Baffert had advised Amr Zedan to get an agent, and Zedan picked ace clocker and bloodstock agent Gary Young by word of mouth from jockey Victor Espinoza, who Zedan had gotten to know. Espinoza was the rider of War Emblem and California Chrome, not to mention American Pharoah. Young, who fills the role of racing manager for Zedan Racing, was, of course, pivotal in the acquisitions of both Princess Noor, a standout breezer, and Medina Spirit, though both horses had been originally mentioned to Zedan by Chilean Oussama Aboughazale, who'd bred Princess Noor and stands Protonico (Giant's Causeway), the sire of Medina Spirit.
Aboughazale owns Haras Sumaya in Chile and a farm in Kentucky, and his family is a major shareholder in Fresh Del Monte Produce, Inc., which is reportedly the third-largest producer of fruits and vegetables in the world. He is of Middle Eastern descent and treats Zedan as a son, Zedan said. “I'm 46, he's about 76, 77. He's a good guy. He doesn't have kids, so he treats me very close to being a son. The correlation or the relation between Princess Noor and Medina Spirit was a complete and utter coincidence. In fact, Oussama called me about Princess Noor, told me he bred her and she's supposed to be nice, but he told me to be careful. There's that very close relationship in terms of friendship, and he said, 'Don't go crazy.'”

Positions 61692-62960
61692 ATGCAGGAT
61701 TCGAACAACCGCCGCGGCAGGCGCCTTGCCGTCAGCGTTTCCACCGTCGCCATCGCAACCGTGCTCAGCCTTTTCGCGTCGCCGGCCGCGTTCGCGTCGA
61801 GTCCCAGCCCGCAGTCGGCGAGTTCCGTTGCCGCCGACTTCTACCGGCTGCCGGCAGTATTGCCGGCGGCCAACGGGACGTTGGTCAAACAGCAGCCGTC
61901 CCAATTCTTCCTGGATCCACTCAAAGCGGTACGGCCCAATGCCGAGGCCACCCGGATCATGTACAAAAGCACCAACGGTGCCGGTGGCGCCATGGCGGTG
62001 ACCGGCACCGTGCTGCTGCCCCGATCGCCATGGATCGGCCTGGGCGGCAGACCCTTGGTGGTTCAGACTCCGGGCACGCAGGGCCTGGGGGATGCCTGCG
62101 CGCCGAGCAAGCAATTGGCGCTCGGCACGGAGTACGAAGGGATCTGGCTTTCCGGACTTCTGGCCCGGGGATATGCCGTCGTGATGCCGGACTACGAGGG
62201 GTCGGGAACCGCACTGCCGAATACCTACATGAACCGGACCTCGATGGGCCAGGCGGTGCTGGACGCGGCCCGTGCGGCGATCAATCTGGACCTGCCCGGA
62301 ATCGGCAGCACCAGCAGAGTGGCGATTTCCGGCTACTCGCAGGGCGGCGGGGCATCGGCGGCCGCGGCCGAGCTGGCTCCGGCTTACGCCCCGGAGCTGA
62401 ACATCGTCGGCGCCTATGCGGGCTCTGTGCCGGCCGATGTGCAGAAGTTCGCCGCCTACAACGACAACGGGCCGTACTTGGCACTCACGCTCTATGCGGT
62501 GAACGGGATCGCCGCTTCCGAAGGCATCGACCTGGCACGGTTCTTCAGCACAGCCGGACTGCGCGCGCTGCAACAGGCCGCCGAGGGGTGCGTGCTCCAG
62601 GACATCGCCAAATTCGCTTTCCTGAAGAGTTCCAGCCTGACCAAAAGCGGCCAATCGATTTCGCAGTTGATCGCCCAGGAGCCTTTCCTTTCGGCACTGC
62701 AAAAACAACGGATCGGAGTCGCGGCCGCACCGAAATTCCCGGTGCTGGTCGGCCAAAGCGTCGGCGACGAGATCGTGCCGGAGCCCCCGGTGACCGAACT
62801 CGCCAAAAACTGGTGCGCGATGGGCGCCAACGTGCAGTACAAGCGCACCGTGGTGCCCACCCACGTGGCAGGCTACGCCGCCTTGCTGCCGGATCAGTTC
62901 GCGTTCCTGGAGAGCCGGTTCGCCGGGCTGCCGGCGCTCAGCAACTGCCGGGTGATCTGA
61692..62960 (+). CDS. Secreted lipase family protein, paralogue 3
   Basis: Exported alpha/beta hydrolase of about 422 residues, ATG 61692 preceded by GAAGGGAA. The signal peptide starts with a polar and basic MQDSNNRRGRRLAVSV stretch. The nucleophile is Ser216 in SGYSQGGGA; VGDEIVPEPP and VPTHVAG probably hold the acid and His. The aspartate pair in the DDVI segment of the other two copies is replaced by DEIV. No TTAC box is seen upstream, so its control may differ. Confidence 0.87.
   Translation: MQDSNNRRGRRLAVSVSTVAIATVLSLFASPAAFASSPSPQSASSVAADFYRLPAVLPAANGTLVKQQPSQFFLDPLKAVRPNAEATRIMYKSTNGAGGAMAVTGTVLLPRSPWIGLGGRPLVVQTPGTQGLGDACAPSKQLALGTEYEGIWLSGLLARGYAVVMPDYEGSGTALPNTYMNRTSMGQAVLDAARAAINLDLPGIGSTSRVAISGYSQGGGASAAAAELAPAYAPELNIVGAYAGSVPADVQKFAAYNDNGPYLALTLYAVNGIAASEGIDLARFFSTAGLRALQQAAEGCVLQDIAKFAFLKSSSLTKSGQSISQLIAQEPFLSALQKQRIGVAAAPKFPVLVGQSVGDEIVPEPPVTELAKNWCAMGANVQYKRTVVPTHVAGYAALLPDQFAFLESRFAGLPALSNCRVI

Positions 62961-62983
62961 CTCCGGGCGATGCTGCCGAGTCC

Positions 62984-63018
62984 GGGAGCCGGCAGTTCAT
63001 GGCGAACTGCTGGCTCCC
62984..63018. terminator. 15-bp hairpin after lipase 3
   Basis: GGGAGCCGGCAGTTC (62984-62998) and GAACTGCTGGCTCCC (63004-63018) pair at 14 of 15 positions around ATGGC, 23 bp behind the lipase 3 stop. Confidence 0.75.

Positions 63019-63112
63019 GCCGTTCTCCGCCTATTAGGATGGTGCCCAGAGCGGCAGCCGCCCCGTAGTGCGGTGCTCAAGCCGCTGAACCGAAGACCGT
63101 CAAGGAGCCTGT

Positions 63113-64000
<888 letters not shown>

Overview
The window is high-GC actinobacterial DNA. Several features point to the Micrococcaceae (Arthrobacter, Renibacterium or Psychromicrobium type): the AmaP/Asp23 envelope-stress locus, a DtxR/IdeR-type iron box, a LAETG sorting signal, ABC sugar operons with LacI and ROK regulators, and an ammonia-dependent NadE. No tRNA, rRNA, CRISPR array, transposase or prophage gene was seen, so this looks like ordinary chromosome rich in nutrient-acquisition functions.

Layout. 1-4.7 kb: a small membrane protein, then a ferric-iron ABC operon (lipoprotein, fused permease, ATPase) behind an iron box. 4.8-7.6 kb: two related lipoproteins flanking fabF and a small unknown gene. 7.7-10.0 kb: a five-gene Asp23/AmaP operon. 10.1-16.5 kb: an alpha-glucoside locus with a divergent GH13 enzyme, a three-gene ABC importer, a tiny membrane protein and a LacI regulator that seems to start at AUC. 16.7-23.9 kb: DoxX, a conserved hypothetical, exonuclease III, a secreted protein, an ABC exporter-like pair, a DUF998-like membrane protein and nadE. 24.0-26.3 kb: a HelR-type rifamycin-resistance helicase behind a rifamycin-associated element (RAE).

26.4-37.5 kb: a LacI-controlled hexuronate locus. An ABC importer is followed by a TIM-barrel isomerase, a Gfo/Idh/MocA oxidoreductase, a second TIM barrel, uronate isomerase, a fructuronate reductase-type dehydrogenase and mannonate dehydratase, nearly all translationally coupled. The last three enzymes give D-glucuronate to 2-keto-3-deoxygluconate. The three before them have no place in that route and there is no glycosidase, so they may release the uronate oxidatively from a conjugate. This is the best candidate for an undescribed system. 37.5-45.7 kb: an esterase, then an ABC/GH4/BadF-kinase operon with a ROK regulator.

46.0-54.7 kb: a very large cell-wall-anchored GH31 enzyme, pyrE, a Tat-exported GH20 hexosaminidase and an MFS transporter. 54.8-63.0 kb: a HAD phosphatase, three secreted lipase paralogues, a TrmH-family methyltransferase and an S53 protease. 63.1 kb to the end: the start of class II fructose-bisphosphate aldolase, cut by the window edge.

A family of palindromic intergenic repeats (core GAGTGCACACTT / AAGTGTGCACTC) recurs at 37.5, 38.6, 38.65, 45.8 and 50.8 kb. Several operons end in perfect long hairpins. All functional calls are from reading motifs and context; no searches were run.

It was Baffert, however, that pushed Zedan, who was in the Middle East during the sale, to go to $1.35 million for Princess Noor when the bidding got well past the $750,000 target price that Zedan had set. “The price is now $1.2 million, and Bob says, 'Get her.' Then we hit $1.3 million, so Bob texts me and says he will make her worth this much. If you have Bob Baffert in your corner and he's saying that, you just do it. So I say, 'Gary, just get her. Don't leave without her.' Boom, boom, we got her, and you know the rest of the story.”
What neither Baffert, Zedan, and Young knew at the time was that they'd get an even better one a month later for a fraction of that price, and that colt has now signaled the arrival of Amr Zedan, whose transparency and accessibility is a refreshing revelation for observers.
Sid Fernando is president and CEO of Werk Thoroughbred Consultants, Inc., originator of the Werk Nick Rating and eNicks.